keeping qualities of alcohol based drinks
I'm not sure I have the correct board for this question, but as I mainly have these items for cooking with rather than for drinking, I thought I'd try here first
Can anyone advise on the keeping qualities of the following once opened (they are stored in a cool cupboard in the garage, but are not refridgerated
Am I correct in thinking that pure spirits such as vodka, gin, scotch etc have a more or less limitless life?
Thanks for your help
Can't speak to Madeira, but have personal experience with the others.
1)Dry Vermouth lasts in my cupboard for a good year. I haven't really had it go off. If you buy it for Martinis, you may notice more of a flavor difference. I snagged a bottle of sweet vernouth that my mother had for a least a year and it works fine too.
2) Cassis. Again, my bottle is at least a year old. I'm sure it won't keep indefinitely--evaporation and all, but creme de cassis has so much sugar in it, it's more like a syrup or liquer.
3) Sherry. I buy cheap sherry for cooking and it does fine in a cupboard for a year or so. Fine sherry lasts longer than regular wine, but for best taste, should be drunk within a week or so of opening. But if you're talking about Taylor or Fairbanks--don't worry about it.
Nothing can kill pure sprits, IMO. You do get evaporation. We cleaned out my grandmother's liquor cabinet when she moved--threw out the sticky and scary, parceled out the vodka and scotch with no ill effects.
For the purposes of COOKING ONLY, you won't really have a *serious* problem. For drinking, the answer is "don't." Vermouth goes off fairly quickly, so does Sherry (depending upon the type, some more rapidly than others). Madeira is the most stable of the wines you mentioned. Creme de Cassis is a liqueur and so -- like Vodka or Gin -- relatively limitless in terms of lifespan.
The fortified wines should be kept in the fridge because they will start to oxidize very quickly, especially the Vermouth and Sherry. The Madeira less rapidly since it is already an oxidized fortified wine. The best thing to do is store in the fridge AND decant into smaller bottles so the bottle is as filled as possible with liquid and without a lot of air in it.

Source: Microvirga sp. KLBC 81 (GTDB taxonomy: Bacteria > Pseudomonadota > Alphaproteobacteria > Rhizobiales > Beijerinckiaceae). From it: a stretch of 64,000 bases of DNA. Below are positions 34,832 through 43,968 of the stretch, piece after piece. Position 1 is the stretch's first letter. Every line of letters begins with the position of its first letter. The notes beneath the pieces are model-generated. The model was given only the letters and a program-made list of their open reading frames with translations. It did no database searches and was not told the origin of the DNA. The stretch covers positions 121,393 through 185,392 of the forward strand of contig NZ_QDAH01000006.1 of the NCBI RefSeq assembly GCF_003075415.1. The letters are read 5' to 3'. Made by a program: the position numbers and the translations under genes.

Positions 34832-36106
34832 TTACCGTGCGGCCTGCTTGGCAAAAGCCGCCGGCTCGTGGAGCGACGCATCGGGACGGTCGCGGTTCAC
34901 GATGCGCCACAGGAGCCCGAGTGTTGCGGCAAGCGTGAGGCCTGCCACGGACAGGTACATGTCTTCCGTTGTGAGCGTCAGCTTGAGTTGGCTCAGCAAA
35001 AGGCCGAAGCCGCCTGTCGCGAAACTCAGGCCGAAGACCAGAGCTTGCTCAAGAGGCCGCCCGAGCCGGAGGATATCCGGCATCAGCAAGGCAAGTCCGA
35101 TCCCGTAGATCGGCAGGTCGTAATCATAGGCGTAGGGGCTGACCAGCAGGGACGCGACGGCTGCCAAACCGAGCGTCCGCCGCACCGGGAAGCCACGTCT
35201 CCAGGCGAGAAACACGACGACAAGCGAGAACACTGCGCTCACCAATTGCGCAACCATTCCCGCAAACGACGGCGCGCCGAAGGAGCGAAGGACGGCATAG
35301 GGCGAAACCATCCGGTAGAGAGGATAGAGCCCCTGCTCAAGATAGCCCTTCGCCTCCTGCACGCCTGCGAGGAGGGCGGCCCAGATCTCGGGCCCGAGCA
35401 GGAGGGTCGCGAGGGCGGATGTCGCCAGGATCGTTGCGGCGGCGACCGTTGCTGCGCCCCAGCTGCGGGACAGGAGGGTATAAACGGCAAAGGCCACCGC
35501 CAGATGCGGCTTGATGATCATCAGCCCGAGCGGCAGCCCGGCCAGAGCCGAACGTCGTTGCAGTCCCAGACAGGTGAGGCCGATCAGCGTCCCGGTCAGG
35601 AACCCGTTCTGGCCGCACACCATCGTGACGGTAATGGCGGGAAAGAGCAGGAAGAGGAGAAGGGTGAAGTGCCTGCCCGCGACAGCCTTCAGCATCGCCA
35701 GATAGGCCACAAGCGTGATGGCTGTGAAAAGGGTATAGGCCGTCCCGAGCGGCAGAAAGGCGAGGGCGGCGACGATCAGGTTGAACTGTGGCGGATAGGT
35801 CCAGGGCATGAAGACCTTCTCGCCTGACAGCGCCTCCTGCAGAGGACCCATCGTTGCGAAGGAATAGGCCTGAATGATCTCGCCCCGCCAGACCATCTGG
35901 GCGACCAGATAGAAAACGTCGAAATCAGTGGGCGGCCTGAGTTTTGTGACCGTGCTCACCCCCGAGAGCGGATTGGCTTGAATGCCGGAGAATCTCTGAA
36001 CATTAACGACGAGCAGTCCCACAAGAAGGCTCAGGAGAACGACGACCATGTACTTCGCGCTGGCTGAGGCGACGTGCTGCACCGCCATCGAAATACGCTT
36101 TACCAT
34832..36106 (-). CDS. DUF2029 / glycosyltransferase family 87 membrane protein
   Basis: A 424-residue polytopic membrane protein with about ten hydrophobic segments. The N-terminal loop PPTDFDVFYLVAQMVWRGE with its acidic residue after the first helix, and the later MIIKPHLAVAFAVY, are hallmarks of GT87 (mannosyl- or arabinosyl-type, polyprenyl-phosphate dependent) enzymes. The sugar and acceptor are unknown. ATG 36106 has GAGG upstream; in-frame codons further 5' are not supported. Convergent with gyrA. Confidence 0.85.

Spirits and liqueurs take much longer to oxidize and can be kept at room temp. although they do oxidize and evaporate slowly once the bottle is opened and the less liquid / more air in the bottle the more rapidly this happens.
Remember that your recipe will only be as good as the quality of ingredients. You shouldn't use bad wine for cooking because all it does is bring bad flavors to the dish, and the same goes for fortified wines, spirits, and liqueurs.
While I agree that one should NEVER use bad wine to cook with . . .
1) This does not mean that you have to cook with (e.g.) a $100 French Burgundy, but if you're making (e.g.) Bouef Bourgogne, you can and -- in my opinion -- should cook with a low-end, drinkable French Burgundy or Pinot Noir of some sort.
2) NEVER use a wine sold and labeled as "Cooking Wine" -- it only has salt added to it, and the recipe already calls (probably) for salt, etc., etc.
3) The type of Sherry is important to its oxidation rate -- a 15.5% alcohol Fino for example, will oxidize much more rapidly than an Oloroso or Cream (which will keep longer due to the higher alcohol and, in the case of the Cream Sherry, the residual sugar of the PX). That said, it is very true these will not keep forever. However, like Maderia, these aged Sherries have a certain level of oxidation "built in," if you will.
4) Spirits and liqueurs will be affected over the long term, but I do mean l-o-n-g. I've had bottles open for as long as perhaps three full years with no noticable difference, when tried side-by-side with a "new" bottle. I've also tried bottles of spirits and liqueurs that were opened for 10+ years and there *was* a noticable difference. One way to avoid this -- especially when it comes to liqueurs that one uses solely for cooking -- is to purchase smaller bottles, 375ml for example, instead of the full-size 750ml.
Temperature and light also make a difference. The warmer, the greater the changes in wine and spirits. Also the brighter the light the greater the changes. I saw a bottle of Hypnotiq, which is bright blue in color, bleach to pure white in less than two weeks exposure to bright sunlight, and it tasted like crud. (Although it didn't taste that good to start with.)
I have tasted opened bottles of aged rums that were kept in warm temps that evaporated quite quickly. They actually improved in taste for awhile before they started to taste off.
I have seen some liqueurs go off after around 3 months after they are opened because of heat and light.